CT: In Heimbach we have a complete Woodstock feeling. It’s like audience of Woodstock. There are no soloists; the people Lars invites are fantastic musicians, but they are all really just musicians.

We are not paid, it’s non-commercial, there are no papers, there’s nothing happening. We rehearse every day for 7 hours and we play at night. Only a few times in the last few years was there a person with an ego, but they were not re-invited. It’s a completely different feel there.

The only way you can put together a string quartet in a quick time is that you only listen to the other players. You try to merge with them. The group we have there now makes things possible that I would have thought absolutely ridiculous to try ten years ago.

We don’t get paid, and it’s a whole week of eight concerts. Every night we have 550 people. The festival is announced in February on the internet, and all concerts sell out in 15 minutes.

I also play in my quartet, which has been together for 16 years. We don’t have a big repertoire, but we’ve lived with the pieces we play for a long time. So there are advantages to getting deeply into something. It’s not either/or. There are good sides to both ways of studying.

A Talk With Violinist Christian Tetzlaff

JVS: I listened to your recording of the Schoenberg string quartet last night. I must admit that it was a challenge for me. There are so many ideas coming so fast, that as soon as I’d get drawn into one idea, I’d discover we were already off to the other.

CT: Yah. That is for the first 20 minutes, because he is collecting all those ideas. Then he puts it all together like a puzzle, and resolves it as a finished picture. For me that’s the feeling. But I’ve been living with the piece for a long time. We first played it 17 years ago.

JVS: It’s a long piece. How do audiences react? Are they puzzled? Do they go with it?

CT: Absolutely. They love it. I think it’s because there’s so much action. I think what you find disconcerting listening on a CD in the beginning probably is helped a lot by living at the same time with the musicians onstage. Especially because it’s in two big parts with this big break in the middle, after the big catastrophe, I think things like that are really difficult on CD.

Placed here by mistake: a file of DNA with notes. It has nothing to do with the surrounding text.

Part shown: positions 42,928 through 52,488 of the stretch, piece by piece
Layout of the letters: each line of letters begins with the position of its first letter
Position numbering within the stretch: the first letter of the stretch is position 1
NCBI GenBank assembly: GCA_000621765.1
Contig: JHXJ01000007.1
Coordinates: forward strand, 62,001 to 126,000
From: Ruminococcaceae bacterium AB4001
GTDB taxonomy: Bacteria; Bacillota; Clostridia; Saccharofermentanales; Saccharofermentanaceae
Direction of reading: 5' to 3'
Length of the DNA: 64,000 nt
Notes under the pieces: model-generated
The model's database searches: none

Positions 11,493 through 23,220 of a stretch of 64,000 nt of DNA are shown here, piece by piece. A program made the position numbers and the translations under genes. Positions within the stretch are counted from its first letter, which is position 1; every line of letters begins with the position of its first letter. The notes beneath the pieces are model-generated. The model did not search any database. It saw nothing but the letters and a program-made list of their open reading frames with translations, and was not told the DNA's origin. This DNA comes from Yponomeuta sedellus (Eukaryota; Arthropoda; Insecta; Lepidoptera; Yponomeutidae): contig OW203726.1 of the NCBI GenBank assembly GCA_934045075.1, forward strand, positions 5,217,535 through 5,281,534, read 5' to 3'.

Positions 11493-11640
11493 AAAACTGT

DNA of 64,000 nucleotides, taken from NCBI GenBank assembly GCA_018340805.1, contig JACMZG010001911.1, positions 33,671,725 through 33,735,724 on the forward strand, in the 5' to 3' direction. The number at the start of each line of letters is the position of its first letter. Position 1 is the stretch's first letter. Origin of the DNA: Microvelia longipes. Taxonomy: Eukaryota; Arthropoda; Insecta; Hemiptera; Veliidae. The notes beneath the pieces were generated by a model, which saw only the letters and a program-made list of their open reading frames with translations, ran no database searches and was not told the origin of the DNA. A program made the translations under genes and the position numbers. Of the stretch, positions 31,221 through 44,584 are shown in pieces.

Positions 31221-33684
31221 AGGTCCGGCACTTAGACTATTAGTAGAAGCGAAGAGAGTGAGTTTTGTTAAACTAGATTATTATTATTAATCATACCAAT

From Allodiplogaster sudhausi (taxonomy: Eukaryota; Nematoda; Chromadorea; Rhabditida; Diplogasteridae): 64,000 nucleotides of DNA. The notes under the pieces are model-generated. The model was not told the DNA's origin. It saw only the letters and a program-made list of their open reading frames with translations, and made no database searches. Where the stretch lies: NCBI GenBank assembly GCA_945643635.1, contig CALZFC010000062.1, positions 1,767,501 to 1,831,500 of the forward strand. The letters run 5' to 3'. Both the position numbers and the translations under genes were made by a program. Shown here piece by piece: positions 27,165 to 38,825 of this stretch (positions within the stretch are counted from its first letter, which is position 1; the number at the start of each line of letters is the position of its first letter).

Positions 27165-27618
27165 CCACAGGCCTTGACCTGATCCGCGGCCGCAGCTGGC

JVS: As audiences are decreasing for classical music, and people approach music as a commodity that can play in the background while you’re shopping or doing other things, the extra dimension of live performance is lost. What does it convey to you?

CT: I think only in a live performance do we get this kind of religious sense of belonging together, where everybody in the audience is experiencing something similar at the same time. A recording doesn’t come close to the intensity of watching enthusiastic players doing their best onstage. You may be involved by yourself while listening to a recording, but this kind of being moved into ecstasy happens in the concert.

You sounded so pessimistic. I think the audiences for this kind of intense, true experience were never huge. Classical music in general was always something like way below 5% throughout the centuries. Still we have dedicated audiences everywhere. Sometimes with some organizations and promoters it’s better, sometimes it’s going down the hill because too much is about commercialization and superstars. But in general I think even if we are only a zoo or a museum, we always have people who want to get close to their hearts and their emotions, and I find this shall be done or works better in a concert rather than at home.

JVS: I just read an interview with 21 year-old violinist Ray Chen in which he contrasts “blue haired” U.S. audiences with screaming girl fans in Seoul, Korea who treat him like he’s a rock star.

CT: I have to strongly disagree on many counts. I feel that being treated like a rock star if you’re playing beautiful music is completely wrong or really not necessary. We are performers. We have the most fantastic music to do. That should be goal and ultimate importance. To be treated like a rock star by young, cheering people can be nice, but it doesn’t say that he’s doing the right thing.

There are many classical musicians who are now selling themselves and selling out the music to get a different audience. But there is nothing wrong with blue-haired people if they love the music. Also, that is a very general statement about the audiences in the states. There are wonderful chamber music series here. Whenever I play in Zankel Hall in New York, the audience is very young and very interested and easily moved and sophisticated.